Tuesday, December 12, 2006

NASA: New Permanent Moon Base Coming Soon!

According to this article, NASA plans to build a new permanent base on the Moon (of Earth) by 2024.

Having read Ben Bova's fantastic 1998 novel _Moonwar_, as well as its sequels and every other book related to it... I think this is a fantastic idea. As Bova lays out in his science-fiction scenario, nanotech is essentially banned on Earth due to a confluence of environmentalists and fundamentalists who are afraid of it for very different reasons. As a result, the Moon is the only legal place for nanotech research to continue, and as a result, the economy on the Moon flourishes. To the point that it declares independence from the Earth and becomes its own country/independent political entity. It is able to do so because it becomes mostly self-sufficient, and only needs to import mostly non-essential items from Earth.

So, the common complaint about science fiction is that, well, it's fiction. This presumes that it is not likely to become reality.

However, the very name "science fiction" involves some rooting in reality. And I think that the common theme, as we move deeper into the 21st century and continue to experience technological innovation, is that of science fiction becoming science fact. And sometimes, political and social fact, to the extent that science fiction has often been used as a vehicle for social and political analysis (just about as often as it has been used as a vehicle for the proposal of future technological innovations, actually).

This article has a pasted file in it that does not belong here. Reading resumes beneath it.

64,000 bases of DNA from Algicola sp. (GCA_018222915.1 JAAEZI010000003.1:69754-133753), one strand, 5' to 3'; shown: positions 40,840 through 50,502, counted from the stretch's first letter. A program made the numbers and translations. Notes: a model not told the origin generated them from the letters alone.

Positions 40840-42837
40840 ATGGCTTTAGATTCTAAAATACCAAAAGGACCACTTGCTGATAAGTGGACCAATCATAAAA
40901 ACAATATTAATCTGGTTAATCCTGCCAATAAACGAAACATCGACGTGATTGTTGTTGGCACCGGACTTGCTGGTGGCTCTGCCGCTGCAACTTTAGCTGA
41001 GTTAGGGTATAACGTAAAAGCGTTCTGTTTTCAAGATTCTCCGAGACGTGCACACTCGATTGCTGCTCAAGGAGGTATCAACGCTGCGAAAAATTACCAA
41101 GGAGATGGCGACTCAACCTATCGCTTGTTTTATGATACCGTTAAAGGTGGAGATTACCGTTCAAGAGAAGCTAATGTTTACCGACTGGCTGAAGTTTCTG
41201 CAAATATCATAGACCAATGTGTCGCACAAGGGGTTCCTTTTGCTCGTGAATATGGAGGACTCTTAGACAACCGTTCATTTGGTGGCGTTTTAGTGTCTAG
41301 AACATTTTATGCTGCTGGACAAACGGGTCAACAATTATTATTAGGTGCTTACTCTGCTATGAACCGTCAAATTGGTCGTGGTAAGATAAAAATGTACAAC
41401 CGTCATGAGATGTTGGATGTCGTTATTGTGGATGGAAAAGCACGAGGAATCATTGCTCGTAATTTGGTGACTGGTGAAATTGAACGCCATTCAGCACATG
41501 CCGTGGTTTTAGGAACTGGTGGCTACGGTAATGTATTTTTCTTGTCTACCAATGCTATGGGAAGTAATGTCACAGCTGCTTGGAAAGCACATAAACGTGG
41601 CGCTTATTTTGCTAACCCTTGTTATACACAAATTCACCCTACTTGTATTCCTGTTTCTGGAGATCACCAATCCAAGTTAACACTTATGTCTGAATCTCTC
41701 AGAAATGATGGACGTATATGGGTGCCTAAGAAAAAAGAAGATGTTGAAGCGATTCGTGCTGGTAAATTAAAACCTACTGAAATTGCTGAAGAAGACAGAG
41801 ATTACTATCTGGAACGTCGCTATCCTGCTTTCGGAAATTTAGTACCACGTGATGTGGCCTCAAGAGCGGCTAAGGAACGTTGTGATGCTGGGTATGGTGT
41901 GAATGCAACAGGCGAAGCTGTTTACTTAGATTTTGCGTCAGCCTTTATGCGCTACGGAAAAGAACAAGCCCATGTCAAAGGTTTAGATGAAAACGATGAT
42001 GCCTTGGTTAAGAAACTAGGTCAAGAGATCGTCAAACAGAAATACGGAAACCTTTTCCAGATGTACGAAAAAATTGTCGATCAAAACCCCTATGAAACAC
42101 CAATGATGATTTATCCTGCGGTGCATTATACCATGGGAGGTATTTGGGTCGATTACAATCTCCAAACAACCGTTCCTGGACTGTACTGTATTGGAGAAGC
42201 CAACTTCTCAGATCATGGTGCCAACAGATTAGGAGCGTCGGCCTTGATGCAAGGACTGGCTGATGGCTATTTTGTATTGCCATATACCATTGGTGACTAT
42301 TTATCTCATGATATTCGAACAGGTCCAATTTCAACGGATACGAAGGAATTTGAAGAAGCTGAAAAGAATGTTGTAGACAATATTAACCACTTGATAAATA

So, I hereby raise a toast to our future moon base. And after that, the independent nation of Luna.



Tony said...

I see you're a fan of Heinlein :)

The one thing that's dissuaded me from being a supporter of building a moonbase is that there doesn't seem to be a source of energy on the moon. Do you something I don't?

Garlynn Woodsong said...

Why not solar power? I think the moonbase would likely *not* be located on the dark side of the moon.

Also, fuel cells seem to be seen by many as the most viable option when solar can't deliver enough.

Surely, the reasoning goes, as the most common element in the universe, there must be some indegenous hydrogen somewhere on the moon. The trick is to extract it & refine it for use in fuel cells -- whose output would be pure drinking water, incidentally.

Tony said...

Fuel cells great for energy storage but they're not a source of energy. If we had a way of extracting hydrogen easily and cheaply then that would work but we don't have any leads on that yet.

Solar power is feasible but it's still too expensive and inefficient to be a viable option yet. Perhaps one day that will change though.

Anonymous said...

Where did you find that second picture?